1. C. Clavin says:

    Trump has clearly tapped into something rather dark in the Republican base, and he’s succeeding by appealing to the worst fears and prejudices of that part of the party.

    Given history…both recent and more distant…it’s pretty tough to make the argument that this is but a “part of the party”.
    Trump is a feature of Republicanism…not a bug.
    This is a party based on vilifying the “other”…e.g. Reagan’s widely debunked welfare queens or Romney’s widely debunked 47%.
    Fox News has made a business plan of fear and hatred.
    Sorry…this is not some sliver of the party…it is the party.

  2. EddieInCA says:

    Another Poll Shows Republicans Support Donald Trump’s ‘Ban All Blacks” Plan

    Another Poll Shows Republicans Support Donald Trump’s ‘Ban All Mexicans” Plan

    Another Poll Shows Republicans Support Donald Trump’s ‘Ban All Arabs” Plan

    Another Poll Shows Republicans Support Donald Trump’s ‘Obama is not an American” Rhetoric

    All would be equally non-surprising headlines. This IS the Republican base.

  3. C. Clavin says:

    @C. Clavin:
    Wow…apparently a lot of people don’t like what they see in the mirror.

  4. Rick Blatt says:

    @C. Clavin:

    I’m pretty sure the down votes are more about you than this article. You might try posting less and actually attempt to make an argument instead of partisan talking points.

  5. Mikey says:

    @C. Clavin: This post is being cross-linked at memeorandum right now so there are probably a lot of people here who wouldn’t normally see it.

  6. PJ says:

    @Rick Blatt:

    I’m pretty sure the down votes are more about you than this article. You might try posting less and actually attempt to make an argument instead of partisan talking points.

    Maybe the downvotes are from people who have never posted here, like you? Have you looked in a mirror recently?

  7. Rick Blatt says:


    I’m one Vote. I can’t speak for anyone else.

  8. PJ says:

    @Rick Blatt:

    I’m one Vote. I can’t speak for anyone else.

    You seemed pretty sure earlier… How about you take a guess?

    And have you had time to look in the mirror yet?

  9. C. Clavin says:

    @Rick Blatt:
    I’m pretty sure I made the argument that this is not a small faction of the party…but the entire party.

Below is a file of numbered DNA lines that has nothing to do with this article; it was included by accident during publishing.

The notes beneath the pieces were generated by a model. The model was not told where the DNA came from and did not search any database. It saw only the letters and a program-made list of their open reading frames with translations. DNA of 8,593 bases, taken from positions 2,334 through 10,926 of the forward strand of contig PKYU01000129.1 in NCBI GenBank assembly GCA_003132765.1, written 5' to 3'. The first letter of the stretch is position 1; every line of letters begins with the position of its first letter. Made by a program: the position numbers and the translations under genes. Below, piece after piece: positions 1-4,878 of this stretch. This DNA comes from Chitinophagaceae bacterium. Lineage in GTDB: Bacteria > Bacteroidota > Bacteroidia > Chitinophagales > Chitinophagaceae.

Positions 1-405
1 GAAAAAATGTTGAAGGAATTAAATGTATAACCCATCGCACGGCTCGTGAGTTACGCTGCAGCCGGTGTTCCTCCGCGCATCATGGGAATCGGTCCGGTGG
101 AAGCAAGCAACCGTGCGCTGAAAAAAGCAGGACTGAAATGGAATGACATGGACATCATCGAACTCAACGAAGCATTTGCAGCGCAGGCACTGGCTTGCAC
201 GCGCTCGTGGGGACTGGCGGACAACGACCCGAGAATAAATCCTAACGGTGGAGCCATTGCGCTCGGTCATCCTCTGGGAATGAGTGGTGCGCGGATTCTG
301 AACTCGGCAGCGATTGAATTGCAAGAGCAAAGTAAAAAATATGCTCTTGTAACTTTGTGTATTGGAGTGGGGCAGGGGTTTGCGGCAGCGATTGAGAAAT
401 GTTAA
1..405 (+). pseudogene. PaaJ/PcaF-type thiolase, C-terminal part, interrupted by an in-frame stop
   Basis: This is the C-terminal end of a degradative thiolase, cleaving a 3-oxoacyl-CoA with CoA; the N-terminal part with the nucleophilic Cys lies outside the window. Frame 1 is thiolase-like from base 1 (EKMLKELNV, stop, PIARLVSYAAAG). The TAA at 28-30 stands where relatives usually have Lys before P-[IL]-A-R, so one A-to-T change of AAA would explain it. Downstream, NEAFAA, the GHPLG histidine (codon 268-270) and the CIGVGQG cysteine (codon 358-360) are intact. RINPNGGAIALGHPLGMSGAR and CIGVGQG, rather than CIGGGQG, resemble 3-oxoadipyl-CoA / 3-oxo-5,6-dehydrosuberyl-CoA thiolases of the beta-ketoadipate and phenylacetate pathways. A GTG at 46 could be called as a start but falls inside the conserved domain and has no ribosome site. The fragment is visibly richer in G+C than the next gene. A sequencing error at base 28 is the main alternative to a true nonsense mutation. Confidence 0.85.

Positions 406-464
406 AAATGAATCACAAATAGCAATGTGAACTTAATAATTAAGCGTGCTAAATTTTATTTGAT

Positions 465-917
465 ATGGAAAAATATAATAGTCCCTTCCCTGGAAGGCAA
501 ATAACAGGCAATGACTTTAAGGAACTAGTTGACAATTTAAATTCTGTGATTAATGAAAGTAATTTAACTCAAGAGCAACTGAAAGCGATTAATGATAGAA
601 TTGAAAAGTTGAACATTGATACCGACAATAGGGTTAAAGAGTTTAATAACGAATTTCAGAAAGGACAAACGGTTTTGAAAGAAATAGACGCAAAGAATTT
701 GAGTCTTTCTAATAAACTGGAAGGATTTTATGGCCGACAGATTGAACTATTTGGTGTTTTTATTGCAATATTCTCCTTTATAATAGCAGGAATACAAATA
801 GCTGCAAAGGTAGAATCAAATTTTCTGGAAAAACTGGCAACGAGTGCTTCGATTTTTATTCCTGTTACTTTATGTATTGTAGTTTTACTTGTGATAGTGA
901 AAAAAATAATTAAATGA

You are the one who chose not to make a counter-argument…and instead made an ad hominem attack.
    Mirror mirror on the wall, baby.

  10. Rick Blatt says:


    no mirror needed. Its kind of pathetic that you bitches are whining about down votes. Is that why you post to see your votes?

  11. C. Clavin says:

    @Rick Blatt:
    Still no counter-argument…just blatt blatt blatt….

  12. jewelbomb says:

    At what point may we all stop pretending to be surprised that many likely Republican primary voters are bigots whose stated policy positions are counterproductive and, frankly, unAmerican ? I swear that variations of this article have appeared on this site at least twice a week since Trump inaugurated this craziness, and yet this still gets treated like news. We get it, Republicans, y’all are exactly what we fear you are.

  13. Modulo Myself says:

    The poll also suggests that the public is pretty skeptical of stupid tough-sounding ideas. This bodes poorly for the GOP, which has basically relied upon moderates saying sure X is stupid but at least it’s something TOUGH and not WEAK. I’m your usual limp-wristed sensitive type who enjoys running from fights, so I’m happy because I love weakness.

  14. Pch101 says:

    @C. Clavin:

    I’m pretty sure I made the argument that this is not a small faction of the party…but the entire party.

    You’re overreaching with that, but the numbers would suggest that about half of the GOP base is motivated by some combination of populism, nativism, racism and a thirst Christian hegemony, all wrapped up in a bow of martyrdom.

  15. C. Clavin says:

    Maybe, maybe not…if Reagan and Romney were both complicit…it sure seems top to bottom to me.

  16. Modulo Myself says:


    I think most of the GOP base is too old and too lacking in ambulatory motivation. They’re far more the subject of chain email op-ed pieces rather than warriors of ideological zeal. In the assisted living facilities where it’s all Trump supporters, the real controversy is probably over who is in charge of the weekly menu system.

  17. Bob@Youngstown says:

    My turn to vent:
    The “total and complete” ban has already been discussed. It’s not so “total and complete”, it is unworkable and unachievable. It will not achieve the goal of making the US safer- in fact it may have the opposite effect.